Your child’s ability to recognize different colors develops from the age of 18 months, when he or she begins to notice similarities and differences in shape, size, and texture. It will take some time before you learn basic colors, but most children can start naming colors after at least 36 months.

In the meantime, he will add new colors to his repertoire over time, along with what he has heard in the past. Children love to look at picture books with objects organized by shape and color. Start by asking them to describe the color out loud. For example, ask him to show you the color red, and on a later day show him a red object and wait for him to tell you the color.

You can play similar games when you’re outdoors. Say, “I see a red flower,” and wait a minute for it to find the flower and point at you. If he’s wearing a blue shirt, ask him if he sees anything of the same color around him. By knowing and describing the colors you teach him/her, he/she may surprise you even if he/she cannot name them verbally.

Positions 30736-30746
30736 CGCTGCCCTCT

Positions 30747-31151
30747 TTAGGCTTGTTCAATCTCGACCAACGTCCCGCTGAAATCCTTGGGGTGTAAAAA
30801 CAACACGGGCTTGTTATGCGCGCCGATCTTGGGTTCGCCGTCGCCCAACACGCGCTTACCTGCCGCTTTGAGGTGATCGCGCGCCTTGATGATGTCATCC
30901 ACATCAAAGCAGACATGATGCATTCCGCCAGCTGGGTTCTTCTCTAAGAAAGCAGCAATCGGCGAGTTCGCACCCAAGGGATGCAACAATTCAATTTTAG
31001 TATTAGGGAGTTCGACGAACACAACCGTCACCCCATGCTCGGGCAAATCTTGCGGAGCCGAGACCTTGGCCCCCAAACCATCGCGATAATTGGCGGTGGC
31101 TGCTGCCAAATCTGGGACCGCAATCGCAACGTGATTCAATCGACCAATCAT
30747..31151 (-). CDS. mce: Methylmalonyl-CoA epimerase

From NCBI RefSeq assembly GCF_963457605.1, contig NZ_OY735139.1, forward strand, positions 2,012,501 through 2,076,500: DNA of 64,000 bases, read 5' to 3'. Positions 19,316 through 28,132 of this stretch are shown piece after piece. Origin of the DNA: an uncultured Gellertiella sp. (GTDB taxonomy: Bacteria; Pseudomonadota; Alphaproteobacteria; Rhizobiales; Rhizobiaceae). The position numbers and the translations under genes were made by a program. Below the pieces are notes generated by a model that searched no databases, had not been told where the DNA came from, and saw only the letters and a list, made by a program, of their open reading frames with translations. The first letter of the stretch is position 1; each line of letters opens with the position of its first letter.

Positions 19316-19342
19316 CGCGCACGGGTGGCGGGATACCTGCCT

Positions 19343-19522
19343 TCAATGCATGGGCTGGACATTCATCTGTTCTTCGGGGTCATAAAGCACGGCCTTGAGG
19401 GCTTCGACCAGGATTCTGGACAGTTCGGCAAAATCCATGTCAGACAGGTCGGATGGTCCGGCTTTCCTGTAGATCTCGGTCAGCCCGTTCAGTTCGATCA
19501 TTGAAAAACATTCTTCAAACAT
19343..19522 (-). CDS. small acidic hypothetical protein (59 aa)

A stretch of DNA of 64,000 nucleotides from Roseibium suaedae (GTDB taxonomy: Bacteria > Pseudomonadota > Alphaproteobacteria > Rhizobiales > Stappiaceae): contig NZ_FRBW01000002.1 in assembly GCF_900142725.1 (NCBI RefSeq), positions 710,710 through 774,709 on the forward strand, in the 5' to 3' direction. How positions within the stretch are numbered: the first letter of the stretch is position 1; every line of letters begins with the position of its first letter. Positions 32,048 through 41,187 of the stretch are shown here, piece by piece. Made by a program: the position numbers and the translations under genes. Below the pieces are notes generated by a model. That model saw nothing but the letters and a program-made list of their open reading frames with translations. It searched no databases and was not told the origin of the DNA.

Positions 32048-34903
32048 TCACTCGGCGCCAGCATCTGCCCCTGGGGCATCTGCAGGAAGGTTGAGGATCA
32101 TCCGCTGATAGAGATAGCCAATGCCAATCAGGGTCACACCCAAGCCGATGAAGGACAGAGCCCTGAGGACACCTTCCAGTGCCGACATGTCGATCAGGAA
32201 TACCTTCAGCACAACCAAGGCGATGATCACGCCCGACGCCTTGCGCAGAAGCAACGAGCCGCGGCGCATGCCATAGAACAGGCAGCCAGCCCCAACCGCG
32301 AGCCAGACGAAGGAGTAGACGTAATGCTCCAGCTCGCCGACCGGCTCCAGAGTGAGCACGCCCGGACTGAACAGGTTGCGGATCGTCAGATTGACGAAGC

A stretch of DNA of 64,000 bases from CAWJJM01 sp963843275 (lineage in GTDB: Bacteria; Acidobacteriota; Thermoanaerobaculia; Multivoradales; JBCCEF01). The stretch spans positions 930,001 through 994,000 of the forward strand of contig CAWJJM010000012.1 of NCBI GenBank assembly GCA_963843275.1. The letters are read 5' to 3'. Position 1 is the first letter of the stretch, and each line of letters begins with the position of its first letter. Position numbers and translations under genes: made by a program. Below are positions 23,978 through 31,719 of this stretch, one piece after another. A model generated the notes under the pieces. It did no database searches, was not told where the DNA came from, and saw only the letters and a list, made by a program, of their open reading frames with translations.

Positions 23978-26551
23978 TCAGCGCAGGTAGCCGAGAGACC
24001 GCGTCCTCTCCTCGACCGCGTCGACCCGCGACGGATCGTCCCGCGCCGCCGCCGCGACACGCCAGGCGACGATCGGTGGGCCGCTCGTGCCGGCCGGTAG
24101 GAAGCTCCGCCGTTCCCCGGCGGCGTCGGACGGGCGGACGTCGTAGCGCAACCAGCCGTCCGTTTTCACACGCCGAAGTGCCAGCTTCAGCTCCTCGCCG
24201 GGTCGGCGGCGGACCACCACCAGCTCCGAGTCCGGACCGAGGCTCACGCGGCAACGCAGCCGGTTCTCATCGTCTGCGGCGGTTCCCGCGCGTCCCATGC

When starting to learn the names of colours, you can reverse the game, point to the objects yourself and ask “What colour is this triangle?”. Either way, he will be pleased to show you his knowledge. When he/she says a color wrong, do not say his/her mistake and that it is wrong with a harsh tone. Just say the right name in an encouraging tone.

Children learn at their own pace, so don’t worry too much if your child doesn’t know as many colors as someone else at that age. But if you suspect a problem, talk to your child’s doctor about whether you should have your child tested for color blindness, which is the inability to distinguish certain colors.

If you found this article useful, you can share it!